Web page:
Recommended by my stepfather, this book helped Joey right away. He says it’s an easy read from a guy’s perspective and it “gives great advice on how to communicate with your wife and prepare for what’s coming.”
On our first date, Joey ordered meatloaf, mac & cheese, mashed potatoes and a Guinness. I thought, This is never going to work! But it has (beautifully) and we found middle ground – I started eating chicken and he learned to appreciate fish. Still, to him “organic” was just a synonym for over-priced and “greens” meant an iceberg wedge with blue cheese and bacon.
(Of course, I’m the one who ended up with cancer, but, pish posh – this is about reducing risk! Nothing’s a sure thing.)
Anyway, Joey says, “I need data and evidence and this book, written by a brain surgeon who developed brain cancer, convinced me that what you do with your body matters.” Though he still enjoys the occasional Guinness, Joey also makes a mean green juice!
Surviving Triple-Negative Breast Cancer: Hope, Treatment & Recovery by Patricia Prijatel
Just released 10/12, this is the book version of the fantastic blog, Positives about Negative. Elsewhere online, scary adjectives precede “triple negative” and it’s neither helpful nor encouraging. Ms. Prijatel is both. She rounds up all of the data specific to hormone-negative breast cancer, including treatments, clinical trials and ways to reduce risk of recurrence. Most importantly, she’s an articulate, delightful, thriving survivor.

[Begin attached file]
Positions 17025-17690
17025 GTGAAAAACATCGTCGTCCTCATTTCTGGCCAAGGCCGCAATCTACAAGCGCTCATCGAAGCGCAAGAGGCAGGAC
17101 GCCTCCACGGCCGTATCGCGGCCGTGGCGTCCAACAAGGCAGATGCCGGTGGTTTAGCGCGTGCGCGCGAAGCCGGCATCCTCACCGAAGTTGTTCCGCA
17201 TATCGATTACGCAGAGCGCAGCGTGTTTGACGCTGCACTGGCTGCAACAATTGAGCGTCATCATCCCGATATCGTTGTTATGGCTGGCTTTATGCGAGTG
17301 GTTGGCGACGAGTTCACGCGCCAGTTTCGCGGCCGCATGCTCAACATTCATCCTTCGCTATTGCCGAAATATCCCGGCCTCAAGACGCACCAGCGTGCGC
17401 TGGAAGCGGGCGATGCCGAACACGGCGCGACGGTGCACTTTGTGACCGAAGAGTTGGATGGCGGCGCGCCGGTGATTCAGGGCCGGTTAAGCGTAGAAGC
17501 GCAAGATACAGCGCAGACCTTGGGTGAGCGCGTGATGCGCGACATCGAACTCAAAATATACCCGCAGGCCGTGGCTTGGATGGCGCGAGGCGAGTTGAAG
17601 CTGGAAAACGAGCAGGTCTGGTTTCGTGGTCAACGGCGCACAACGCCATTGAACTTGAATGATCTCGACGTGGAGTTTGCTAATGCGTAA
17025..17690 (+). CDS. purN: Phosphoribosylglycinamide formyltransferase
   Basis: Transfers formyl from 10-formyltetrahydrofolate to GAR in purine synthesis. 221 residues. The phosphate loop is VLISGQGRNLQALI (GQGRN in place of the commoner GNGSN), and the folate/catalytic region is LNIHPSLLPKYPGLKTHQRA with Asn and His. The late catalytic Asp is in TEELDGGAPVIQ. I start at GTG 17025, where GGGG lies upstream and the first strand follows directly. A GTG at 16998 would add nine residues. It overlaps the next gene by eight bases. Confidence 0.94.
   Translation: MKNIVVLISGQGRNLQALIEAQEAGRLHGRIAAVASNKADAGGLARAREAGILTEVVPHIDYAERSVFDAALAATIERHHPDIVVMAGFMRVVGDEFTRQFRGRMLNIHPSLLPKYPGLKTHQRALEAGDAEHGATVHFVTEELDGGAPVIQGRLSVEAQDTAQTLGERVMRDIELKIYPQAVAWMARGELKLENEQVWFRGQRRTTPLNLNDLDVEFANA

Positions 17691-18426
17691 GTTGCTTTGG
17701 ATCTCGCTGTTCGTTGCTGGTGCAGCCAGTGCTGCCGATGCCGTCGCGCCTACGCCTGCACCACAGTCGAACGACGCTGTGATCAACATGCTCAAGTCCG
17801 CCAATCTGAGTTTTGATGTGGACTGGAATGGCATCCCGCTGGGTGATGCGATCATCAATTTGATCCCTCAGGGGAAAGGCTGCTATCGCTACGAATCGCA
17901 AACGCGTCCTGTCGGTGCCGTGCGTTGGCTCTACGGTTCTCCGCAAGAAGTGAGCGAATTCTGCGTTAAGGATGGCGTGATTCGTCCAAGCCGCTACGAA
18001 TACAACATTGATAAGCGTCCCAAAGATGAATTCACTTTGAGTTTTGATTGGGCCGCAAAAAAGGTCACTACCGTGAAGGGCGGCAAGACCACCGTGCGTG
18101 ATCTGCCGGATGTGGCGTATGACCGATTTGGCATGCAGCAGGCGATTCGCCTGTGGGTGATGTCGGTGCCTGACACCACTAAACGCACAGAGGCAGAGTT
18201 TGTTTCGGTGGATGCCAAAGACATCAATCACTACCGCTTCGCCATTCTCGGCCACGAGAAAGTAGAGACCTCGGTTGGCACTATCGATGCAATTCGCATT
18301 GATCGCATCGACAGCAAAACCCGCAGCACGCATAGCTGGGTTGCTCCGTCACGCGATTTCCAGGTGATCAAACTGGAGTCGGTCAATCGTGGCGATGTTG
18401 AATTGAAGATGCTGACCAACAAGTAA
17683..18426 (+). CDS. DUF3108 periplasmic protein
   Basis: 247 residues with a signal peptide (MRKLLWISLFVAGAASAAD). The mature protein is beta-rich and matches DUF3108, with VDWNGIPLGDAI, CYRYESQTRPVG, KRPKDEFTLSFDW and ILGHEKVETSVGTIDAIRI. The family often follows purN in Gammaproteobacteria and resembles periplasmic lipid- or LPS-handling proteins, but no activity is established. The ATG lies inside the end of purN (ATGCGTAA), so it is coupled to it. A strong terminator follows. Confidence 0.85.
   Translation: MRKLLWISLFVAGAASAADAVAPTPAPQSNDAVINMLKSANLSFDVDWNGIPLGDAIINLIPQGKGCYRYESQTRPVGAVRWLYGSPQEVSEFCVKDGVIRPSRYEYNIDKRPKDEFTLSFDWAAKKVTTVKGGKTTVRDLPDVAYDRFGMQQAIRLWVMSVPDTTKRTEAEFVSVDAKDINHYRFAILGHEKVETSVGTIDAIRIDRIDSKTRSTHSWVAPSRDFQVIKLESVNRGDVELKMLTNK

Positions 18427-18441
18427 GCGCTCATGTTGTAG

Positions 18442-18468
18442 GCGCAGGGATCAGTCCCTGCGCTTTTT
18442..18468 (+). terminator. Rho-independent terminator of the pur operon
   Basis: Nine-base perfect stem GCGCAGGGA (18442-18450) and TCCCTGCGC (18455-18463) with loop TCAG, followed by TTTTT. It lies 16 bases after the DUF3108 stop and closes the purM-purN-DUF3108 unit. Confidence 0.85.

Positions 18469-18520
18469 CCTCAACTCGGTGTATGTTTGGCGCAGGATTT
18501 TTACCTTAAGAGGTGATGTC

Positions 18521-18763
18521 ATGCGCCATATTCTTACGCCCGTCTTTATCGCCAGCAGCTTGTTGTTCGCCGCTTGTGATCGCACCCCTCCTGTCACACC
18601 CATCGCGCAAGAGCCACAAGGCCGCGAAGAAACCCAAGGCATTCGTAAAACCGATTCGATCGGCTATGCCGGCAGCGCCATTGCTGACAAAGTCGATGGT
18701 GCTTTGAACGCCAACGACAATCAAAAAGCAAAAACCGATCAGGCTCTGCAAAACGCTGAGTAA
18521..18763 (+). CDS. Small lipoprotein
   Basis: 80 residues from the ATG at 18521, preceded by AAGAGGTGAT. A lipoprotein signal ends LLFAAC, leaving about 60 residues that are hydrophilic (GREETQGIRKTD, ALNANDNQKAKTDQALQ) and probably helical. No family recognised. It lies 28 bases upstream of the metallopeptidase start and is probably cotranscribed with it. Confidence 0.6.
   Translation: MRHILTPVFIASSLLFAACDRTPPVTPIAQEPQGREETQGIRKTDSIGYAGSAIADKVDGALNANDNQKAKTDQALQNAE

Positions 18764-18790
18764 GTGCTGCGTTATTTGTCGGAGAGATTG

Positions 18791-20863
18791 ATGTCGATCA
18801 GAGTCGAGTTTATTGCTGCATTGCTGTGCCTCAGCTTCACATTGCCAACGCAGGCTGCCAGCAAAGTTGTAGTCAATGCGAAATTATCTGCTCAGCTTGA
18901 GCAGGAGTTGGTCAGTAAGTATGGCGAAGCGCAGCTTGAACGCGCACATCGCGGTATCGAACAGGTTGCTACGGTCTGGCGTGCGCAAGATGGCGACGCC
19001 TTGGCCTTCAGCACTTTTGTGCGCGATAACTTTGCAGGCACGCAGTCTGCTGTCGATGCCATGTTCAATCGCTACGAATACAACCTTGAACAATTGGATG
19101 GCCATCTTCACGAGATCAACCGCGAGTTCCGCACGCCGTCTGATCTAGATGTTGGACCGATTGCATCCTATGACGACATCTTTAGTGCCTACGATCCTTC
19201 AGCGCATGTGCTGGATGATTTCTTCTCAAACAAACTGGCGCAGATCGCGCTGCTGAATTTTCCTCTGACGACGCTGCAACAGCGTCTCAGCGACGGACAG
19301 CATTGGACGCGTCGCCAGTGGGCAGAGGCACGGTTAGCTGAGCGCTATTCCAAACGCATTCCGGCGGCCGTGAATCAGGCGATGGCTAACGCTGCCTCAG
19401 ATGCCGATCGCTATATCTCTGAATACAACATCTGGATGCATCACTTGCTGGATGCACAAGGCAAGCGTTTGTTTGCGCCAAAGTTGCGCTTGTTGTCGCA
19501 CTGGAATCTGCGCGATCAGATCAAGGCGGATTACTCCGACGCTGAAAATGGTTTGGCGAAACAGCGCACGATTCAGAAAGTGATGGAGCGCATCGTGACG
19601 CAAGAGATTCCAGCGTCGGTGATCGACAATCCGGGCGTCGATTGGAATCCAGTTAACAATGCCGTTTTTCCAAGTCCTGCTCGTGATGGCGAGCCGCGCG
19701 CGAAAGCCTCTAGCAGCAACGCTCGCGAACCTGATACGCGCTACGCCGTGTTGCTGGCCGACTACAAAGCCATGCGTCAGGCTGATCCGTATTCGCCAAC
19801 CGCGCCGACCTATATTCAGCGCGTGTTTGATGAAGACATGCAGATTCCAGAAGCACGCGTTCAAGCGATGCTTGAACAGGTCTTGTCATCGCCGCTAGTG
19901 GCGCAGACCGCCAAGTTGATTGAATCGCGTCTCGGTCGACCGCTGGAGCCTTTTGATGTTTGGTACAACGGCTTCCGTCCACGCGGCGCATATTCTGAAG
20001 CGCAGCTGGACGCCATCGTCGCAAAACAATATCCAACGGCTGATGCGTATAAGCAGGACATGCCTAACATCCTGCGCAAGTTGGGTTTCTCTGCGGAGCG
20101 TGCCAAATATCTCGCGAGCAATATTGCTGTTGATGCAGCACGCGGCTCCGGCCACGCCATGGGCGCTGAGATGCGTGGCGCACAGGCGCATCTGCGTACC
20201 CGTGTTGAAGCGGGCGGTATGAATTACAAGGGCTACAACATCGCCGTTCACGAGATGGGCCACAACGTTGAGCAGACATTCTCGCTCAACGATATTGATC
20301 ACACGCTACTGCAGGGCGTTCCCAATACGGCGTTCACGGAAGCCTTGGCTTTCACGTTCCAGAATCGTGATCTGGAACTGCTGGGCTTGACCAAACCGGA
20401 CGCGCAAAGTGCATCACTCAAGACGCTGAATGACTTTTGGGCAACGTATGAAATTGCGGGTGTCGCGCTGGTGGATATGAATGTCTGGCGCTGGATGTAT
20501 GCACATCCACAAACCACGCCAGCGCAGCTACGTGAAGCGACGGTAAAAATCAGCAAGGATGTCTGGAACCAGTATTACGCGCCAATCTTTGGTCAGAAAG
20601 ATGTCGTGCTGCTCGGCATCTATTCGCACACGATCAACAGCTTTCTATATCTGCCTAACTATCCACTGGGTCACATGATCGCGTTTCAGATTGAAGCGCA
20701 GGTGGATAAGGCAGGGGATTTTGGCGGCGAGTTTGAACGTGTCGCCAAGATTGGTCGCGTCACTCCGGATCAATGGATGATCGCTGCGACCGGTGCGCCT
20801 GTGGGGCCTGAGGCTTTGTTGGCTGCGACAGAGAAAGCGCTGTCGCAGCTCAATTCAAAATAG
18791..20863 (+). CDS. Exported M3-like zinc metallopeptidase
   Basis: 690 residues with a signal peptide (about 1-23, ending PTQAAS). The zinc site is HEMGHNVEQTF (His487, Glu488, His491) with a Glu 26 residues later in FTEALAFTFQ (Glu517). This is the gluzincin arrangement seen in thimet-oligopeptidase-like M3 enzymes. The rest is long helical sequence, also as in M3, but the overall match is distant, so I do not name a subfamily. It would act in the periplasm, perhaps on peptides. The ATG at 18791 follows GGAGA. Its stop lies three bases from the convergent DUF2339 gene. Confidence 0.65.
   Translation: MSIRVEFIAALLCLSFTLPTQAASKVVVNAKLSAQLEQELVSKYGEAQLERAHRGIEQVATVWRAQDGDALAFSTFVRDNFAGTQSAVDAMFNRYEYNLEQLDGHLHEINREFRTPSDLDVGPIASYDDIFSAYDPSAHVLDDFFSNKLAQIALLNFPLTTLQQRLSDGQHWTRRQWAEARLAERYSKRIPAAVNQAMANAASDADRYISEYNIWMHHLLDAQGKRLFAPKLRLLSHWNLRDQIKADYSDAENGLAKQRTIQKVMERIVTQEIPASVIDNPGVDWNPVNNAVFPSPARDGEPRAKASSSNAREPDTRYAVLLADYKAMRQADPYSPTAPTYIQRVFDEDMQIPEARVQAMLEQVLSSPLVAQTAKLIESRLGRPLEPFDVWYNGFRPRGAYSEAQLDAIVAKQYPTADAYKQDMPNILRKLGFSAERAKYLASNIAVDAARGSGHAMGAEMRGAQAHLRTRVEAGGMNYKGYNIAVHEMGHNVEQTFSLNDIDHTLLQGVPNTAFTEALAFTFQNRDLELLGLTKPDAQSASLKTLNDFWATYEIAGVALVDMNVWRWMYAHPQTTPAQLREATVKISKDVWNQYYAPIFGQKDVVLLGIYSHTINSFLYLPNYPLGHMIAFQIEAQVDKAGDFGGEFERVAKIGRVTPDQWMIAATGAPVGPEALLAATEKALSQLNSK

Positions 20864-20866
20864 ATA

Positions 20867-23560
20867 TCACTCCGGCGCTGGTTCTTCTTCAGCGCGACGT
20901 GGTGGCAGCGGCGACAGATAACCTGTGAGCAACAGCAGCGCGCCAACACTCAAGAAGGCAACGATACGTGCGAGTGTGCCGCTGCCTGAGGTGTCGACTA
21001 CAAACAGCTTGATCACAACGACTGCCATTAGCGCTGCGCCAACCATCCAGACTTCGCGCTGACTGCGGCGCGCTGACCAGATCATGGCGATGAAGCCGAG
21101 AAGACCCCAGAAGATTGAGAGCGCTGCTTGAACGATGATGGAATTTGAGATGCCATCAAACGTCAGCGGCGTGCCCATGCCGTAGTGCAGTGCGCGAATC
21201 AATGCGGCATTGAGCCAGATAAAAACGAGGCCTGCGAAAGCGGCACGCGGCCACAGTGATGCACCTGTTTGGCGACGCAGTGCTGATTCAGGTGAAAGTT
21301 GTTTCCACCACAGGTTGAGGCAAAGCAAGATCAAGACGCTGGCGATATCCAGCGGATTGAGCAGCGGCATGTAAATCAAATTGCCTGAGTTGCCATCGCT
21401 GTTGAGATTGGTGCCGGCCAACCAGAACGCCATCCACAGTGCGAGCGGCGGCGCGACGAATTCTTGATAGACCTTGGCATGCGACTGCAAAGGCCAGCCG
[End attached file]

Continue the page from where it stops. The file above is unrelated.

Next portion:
Yea Though I Walk by Darrell Huckaby
A signed copy arrived in our mailbox as I was finishing radiation. Family friends had heard the author speak and thought I’d enjoy his book. They were right – I finished it in one sitting. Mr. Huckaby, a survivor of Stage IV metastatic prostate cancer and fellow UGA alum, tells his story in exactly the right tone for me – matter-of-fact and funny. And his relentless search for new doctors, when treatment after treatment failed, is inspiring.
Nowhere Hair by Sue Glader
Within days of learning I had cancer, my friend Kathy researched books for children and sent us this gem about chemo-induced hair loss. Our daughter (age 7 then) was worried about my being bald, and what her friends would think. It wasn’t her most heartbreaking concern, but the one she voiced most often.
We ended up buzz-cutting my thinning hair to 1/4″ in length – all 4 of us, in our master bathroom. Afterwards, we decided to go out to dinner and I wondered out loud whether I should wear a scarf. Precious Sara, who by then knew Nowhere Hair by heart, asked, “Well, Mommy, how are you feeling? Like the book says – brave or not so brave?” I told her I felt okay, maybe even brave. She said, “Well, then, you don’t need to cover your head!”
So I didn’t and we held hands all the way to the restaurant.